Connected medical devices have revolutionized access to healthcare solutions all over the world, and many of us are thankful for it. Connected medical devices offer various advantages, including enabling more proactive and better patient-centered care for more vulnerable populations, such as the chronically ill and elderly. And more and more of these devices have become accessible; in fact, their larger adoption is only forecast to rise in the coming years. This year, for instance, it is believed that:
- The healthcare sector will take up 40% of the IoT technology industry.
- According to the IDC, there could be 82.5 million wearable medical devices sold, which marks a 31% increase from 2016.
- The average person will have 5 or more connected devices, some of which will be used for connected health.
Consumers and medical professionals alike are also getting warmer to the idea of using these devices. According to market data:
- 80% of physicians are already using their smartphones in their professional practice
- 68% of physicians believe that at-home diagnostic tests can deliver better results for their patients
- 55% of people are open to sharing information if it helps cut back on their healthcare costs; and
- 50% of people feel comfortable about digitally communicating with their doctors
However, connected medical devices come with rather significant security risks. The ‘Cybercrime tactics and techniques: the 2019 state of healthcare’ report from Malwarebytes Labs found that the medical sector is the 7th most targeted global industry, as per data gathered from October 2018 to September 2019. There are many possible reasons for this, foremost of which are the healthcare industry’s large EHR databases, high number of endpoints and other devices connected to one network, and their absence of a comprehensive and sophisticated security model. And when healthcare data is compromised, it can mean anything from a disruption in critical procedures to patient death.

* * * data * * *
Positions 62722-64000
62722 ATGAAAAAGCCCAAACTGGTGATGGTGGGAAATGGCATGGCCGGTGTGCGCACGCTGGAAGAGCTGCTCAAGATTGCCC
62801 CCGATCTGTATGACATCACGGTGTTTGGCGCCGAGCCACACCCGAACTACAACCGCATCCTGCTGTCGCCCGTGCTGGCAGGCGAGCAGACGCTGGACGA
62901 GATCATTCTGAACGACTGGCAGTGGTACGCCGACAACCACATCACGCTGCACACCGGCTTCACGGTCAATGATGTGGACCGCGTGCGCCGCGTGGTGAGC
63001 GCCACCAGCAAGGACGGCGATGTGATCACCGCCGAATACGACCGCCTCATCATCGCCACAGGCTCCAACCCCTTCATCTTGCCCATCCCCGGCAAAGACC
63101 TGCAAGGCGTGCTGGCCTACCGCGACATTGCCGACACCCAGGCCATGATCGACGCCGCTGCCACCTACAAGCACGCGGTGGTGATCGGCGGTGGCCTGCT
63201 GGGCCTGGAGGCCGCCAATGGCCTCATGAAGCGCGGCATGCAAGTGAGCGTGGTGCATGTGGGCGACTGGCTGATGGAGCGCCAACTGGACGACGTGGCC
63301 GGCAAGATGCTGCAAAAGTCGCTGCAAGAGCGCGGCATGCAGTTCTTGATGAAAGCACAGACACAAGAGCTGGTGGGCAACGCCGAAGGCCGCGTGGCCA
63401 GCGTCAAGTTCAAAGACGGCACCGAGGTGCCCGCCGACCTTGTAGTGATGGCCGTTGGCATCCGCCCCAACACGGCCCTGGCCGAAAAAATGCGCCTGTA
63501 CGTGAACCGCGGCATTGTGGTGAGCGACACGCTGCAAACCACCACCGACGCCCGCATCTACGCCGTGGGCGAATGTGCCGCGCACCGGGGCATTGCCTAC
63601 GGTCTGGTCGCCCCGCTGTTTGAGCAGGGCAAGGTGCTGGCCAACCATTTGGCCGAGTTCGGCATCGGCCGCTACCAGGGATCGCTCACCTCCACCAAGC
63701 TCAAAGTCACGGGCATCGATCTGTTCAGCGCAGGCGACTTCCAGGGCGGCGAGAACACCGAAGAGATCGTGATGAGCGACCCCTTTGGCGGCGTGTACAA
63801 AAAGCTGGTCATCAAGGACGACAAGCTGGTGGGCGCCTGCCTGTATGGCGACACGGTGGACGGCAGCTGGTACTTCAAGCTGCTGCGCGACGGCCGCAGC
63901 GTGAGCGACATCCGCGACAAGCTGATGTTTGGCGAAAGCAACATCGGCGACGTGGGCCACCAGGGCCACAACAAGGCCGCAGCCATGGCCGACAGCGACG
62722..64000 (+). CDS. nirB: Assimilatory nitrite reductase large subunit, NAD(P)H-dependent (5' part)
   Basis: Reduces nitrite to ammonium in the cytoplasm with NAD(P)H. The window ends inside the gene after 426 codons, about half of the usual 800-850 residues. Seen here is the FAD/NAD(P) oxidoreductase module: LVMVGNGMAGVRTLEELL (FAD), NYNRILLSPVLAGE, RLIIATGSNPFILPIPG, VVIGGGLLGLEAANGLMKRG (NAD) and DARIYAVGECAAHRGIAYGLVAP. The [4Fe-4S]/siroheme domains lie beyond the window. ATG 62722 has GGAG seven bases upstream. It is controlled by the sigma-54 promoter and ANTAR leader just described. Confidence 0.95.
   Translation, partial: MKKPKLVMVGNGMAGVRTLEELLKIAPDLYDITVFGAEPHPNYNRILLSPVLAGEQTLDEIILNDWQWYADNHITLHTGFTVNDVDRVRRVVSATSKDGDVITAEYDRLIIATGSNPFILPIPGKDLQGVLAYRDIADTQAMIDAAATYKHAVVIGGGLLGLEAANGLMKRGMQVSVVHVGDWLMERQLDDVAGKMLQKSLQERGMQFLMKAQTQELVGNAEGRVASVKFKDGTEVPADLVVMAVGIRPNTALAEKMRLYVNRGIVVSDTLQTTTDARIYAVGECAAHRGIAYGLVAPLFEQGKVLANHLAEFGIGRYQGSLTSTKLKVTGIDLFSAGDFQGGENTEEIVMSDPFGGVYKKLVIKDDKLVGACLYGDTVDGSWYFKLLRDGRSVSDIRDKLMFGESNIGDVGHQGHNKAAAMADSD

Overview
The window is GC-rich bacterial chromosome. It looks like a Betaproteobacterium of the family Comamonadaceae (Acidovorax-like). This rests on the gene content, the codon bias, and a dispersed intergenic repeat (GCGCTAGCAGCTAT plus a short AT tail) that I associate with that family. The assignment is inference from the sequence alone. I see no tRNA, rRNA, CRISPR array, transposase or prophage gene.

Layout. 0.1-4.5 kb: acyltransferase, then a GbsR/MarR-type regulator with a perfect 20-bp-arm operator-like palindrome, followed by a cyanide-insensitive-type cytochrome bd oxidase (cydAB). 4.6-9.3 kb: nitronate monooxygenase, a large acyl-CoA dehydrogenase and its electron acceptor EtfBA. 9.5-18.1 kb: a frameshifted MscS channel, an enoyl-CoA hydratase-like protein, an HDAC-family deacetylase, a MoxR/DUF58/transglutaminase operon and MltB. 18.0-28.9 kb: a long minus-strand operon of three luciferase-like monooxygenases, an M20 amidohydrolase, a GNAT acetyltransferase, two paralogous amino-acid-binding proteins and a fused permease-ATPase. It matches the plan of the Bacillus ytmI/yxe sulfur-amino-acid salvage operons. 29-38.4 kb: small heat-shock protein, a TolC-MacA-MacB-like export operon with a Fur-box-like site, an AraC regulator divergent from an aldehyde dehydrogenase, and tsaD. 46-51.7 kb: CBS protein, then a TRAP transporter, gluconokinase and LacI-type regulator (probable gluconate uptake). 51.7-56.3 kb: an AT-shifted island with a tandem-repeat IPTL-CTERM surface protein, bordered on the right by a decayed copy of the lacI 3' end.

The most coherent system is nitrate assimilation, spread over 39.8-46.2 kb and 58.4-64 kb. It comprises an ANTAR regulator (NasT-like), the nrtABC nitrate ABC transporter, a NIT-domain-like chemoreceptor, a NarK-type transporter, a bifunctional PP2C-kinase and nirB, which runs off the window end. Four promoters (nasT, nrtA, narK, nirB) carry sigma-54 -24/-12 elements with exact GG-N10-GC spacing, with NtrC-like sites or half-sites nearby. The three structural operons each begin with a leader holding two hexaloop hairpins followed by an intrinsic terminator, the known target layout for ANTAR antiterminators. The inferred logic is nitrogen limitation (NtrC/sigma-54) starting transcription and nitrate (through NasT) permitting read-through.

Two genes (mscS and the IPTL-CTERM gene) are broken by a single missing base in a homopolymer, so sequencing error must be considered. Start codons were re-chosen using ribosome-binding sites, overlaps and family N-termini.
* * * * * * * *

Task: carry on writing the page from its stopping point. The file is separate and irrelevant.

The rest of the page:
Manufacturers of connected medical devices must thus make sure that security-by-design is among their topmost priorities.
How to Design Secure Connected Medical Devices
Adopting the right design principles and approach will go a long way towards securing connected medical devices. Today’s manufacturers must take several factors into account to provide holistic protection for consumer data, establish protocols for disaster recovery and other emergency events, and proactively detect and resolve threats and issues. Two of the most important aspects are as follows.
Designing security into wearables and other medical devices should start with a comprehensive definition of requirements. The National Institute of Standards and Technology has a cybersecurity framework, which is recommended by the FDA for premarket guidance, that enlists best practices for identifying, protecting, detecting, responding to, and recovering from cybersecurity threats. Additionally, manufacturers should work towards designing according to desired properties, as opposed to available implementation solutions.
Choosing the Right Components
Once cybersecurity requirements are managed, the next step in the design phase is the proper selection of the right components. Architecture, for instance, must be geared towards using the least number of interfaces possible to mitigate vulnerabilities that crop up even in strong perimeter defenses. Partition of interfaces is also ideal, such as that provided by separation kernels and real-time operating systems. Similarly, managing device privileges must be done so that critical software services are not compromised if a breach does happen.
Voler Systems specializes in designing and manufacturing wearables and IoT devices that mitigate various risks to ensure lasting functionality for product suppliers and consumers. For four decades, we have harnessed the best of utilizing clear and complete specifications and effective risk management with our team of senior design engineers to deliver products that are on-budget, on-time, and low-risk. Visit www.volersystems.com to learn more.